Repromed is proud to offer publicly funded fertility services in the Northern Region. The awarded government contract enables us to provide high-quality, evidence-based, personalised care to our publicly funded clients.
For those hoping for public funding of fertility treatment, here is a quick overview of the process. To start with, a doctor needs to assess your eligibility – this can be done via your GP, or a Repromed specialist can do this if a private consultation is booked.
Below are some of the eligibility criteria to refer you for a specialist consultation, also known as a First Specialist Appointment (FSA). Please note this criteria and language are set by the New Zealand Government.
Single or lesbian women and gay men:
If the criteria are met, the doctor will refer you to the Northern Region Fertility Service. You will then be randomly allocated to a fertility clinic who will send a letter asking for proof of residency and then send a confirmation letter.
On receipt of this confirmation, you will need to phone the allocated fertility clinic to book their first appointment (this is called a First Specialist Appointment, or FSA).
You are not able to request a specific fertility clinic and the waiting list varies by clinic. However rest assured that all New Zealand fertility clinics operate to the highest quality standards therefore results are similar.
First Specialist Appointment (FSA): approximately five months from referral.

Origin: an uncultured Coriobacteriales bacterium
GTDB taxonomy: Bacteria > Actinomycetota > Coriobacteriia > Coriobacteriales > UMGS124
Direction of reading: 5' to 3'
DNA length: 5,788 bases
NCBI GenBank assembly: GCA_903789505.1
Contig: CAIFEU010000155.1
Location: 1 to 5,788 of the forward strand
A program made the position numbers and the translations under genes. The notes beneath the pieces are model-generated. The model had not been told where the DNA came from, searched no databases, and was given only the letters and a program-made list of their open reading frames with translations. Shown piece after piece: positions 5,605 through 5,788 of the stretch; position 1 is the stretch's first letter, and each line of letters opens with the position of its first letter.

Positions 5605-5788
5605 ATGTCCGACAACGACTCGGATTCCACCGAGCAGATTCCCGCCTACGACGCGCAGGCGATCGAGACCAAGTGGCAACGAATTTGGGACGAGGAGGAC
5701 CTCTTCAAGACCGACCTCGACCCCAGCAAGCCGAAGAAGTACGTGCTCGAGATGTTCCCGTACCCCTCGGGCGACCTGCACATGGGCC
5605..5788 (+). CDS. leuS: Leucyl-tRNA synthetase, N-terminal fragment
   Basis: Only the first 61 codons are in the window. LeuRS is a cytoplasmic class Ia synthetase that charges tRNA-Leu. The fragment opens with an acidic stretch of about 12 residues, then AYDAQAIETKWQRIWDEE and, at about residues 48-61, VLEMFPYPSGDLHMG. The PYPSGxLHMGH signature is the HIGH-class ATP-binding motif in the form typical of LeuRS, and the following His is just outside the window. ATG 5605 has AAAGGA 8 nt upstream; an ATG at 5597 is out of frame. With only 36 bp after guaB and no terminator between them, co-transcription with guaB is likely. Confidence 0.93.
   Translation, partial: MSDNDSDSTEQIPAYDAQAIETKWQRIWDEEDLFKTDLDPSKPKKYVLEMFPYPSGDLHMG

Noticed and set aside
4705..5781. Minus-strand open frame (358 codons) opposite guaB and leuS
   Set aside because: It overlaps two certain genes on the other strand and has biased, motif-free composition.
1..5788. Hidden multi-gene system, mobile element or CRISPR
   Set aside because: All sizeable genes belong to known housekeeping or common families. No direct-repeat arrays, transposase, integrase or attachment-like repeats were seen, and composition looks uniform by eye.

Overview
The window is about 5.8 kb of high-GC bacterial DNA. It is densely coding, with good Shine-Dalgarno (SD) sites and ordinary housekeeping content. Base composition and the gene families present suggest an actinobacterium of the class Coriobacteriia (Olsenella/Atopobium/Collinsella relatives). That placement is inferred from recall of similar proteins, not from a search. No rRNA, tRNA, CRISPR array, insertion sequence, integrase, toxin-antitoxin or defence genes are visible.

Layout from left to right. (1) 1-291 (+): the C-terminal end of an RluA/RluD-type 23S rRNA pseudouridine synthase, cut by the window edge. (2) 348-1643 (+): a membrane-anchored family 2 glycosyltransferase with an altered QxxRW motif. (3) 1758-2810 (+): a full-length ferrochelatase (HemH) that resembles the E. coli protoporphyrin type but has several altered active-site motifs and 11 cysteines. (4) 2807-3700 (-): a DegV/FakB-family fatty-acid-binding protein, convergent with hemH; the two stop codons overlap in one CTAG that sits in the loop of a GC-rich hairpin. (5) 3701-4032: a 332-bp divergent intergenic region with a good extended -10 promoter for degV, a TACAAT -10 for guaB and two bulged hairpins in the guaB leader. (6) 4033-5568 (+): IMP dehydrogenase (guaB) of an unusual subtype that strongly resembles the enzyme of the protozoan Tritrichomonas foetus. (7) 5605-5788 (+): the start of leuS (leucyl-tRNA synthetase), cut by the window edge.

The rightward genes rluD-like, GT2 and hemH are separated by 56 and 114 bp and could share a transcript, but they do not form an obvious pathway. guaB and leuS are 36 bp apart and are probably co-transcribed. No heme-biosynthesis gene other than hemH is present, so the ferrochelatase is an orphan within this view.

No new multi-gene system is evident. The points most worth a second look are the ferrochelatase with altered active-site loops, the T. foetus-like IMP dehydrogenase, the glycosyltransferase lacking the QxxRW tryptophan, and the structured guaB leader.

Orientation appointment: approximately 15 to 18 months from placement on a waitlist.
Treatment: three to four months from your orientation appointment.
For those that are about to start cancer treatment, fertility may be able to be preserved and public funding may be available. Fertility preservation includes sperm and embryo freezing and storage, IVF treatment and surgical sperm retrieval. The eligibility criteria must be met which includes no biological children. Click below to read the full details of eligibility criteria, and refer to pages 14 and 15.
Megan leads the nursing team through the continually changing face of IVF. She works in a multidisciplinary team, providing the essential organization between the doctors and laboratory and ensuring communication between all departments.
Megan started her IVF nursing career in the United Kingdom, working in two large London clinic’s before returning to New Zealand. She is also the Secretary of Fertility Nurses of Australasia.